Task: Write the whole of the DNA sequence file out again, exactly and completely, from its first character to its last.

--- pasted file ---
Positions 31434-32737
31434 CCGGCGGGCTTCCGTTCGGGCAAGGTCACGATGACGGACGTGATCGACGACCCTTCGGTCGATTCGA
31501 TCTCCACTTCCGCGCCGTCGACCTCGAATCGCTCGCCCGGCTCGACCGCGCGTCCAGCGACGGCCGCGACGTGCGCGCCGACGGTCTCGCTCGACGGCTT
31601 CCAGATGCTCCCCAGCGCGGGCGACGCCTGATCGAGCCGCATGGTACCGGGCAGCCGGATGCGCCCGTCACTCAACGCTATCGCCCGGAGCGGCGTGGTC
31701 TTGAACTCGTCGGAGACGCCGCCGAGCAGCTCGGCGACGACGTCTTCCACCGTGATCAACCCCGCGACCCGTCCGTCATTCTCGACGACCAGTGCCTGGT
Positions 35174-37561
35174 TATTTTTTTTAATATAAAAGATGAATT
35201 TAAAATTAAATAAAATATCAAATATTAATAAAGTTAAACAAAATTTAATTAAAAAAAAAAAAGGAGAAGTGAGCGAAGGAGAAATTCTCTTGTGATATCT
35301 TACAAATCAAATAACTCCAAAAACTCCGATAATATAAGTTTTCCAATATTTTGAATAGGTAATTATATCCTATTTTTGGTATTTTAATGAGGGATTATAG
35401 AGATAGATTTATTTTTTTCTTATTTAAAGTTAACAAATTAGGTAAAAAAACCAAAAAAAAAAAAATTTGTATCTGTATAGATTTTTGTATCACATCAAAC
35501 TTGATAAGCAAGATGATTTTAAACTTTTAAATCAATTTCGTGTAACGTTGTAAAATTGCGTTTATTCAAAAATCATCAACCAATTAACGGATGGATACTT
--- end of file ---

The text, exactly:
Positions 31434-32737
31434 CCGGCGGGCTTCCGTTCGGGCAAGGTCACGATGACGGACGTGATCGACGACCCTTCGGTCGATTCGA
31501 TCTCCACTTCCGCGCCGTCGACCTCGAATCGCTCGCCCGGCTCGACCGCGCGTCCAGCGACGGCCGCGACGTGCGCGCCGACGGTCTCGCTCGACGGCTT
31601 CCAGATGCTCCCCAGCGCGGGCGACGCCTGATCGAGCCGCATGGTACCGGGCAGCCGGATGCGCCCGTCACTCAACGCTATCGCCCGGAGCGGCGTGGTC
31701 TTGAACTCGTCGGAGACGCCGCCGAGCAGCTCGGCGACGACGTCTTCCACCGTGATCAACCCCGCGACCCGTCCGTCATTCTCGACGACCAGTGCCTGGT
Positions 35174-37561
35174 TATTTTTTTTAATATAAAAGATGAATT
35201 TAAAATTAAATAAAATATCAAATATTAATAAAGTTAAACAAAATTTAATTAAAAAAAAAAAAGGAGAAGTGAGCGAAGGAGAAATTCTCTTGTGATATCT
35301 TACAAATCAAATAACTCCAAAAACTCCGATAATATAAGTTTTCCAATATTTTGAATAGGTAATTATATCCTATTTTTGGTATTTTAATGAGGGATTATAG
35401 AGATAGATTTATTTTTTTCTTATTTAAAGTTAACAAATTAGGTAAAAAAACCAAAAAAAAAAAAATTTGTATCTGTATAGATTTTTGTATCACATCAAAC
35501 TTGATAAGCAAGATGATTTTAAACTTTTAAATCAATTTCGTGTAACGTTGTAAAATTGCGTTTATTCAAAAATCATCAACCAATTAACGGATGGATACTT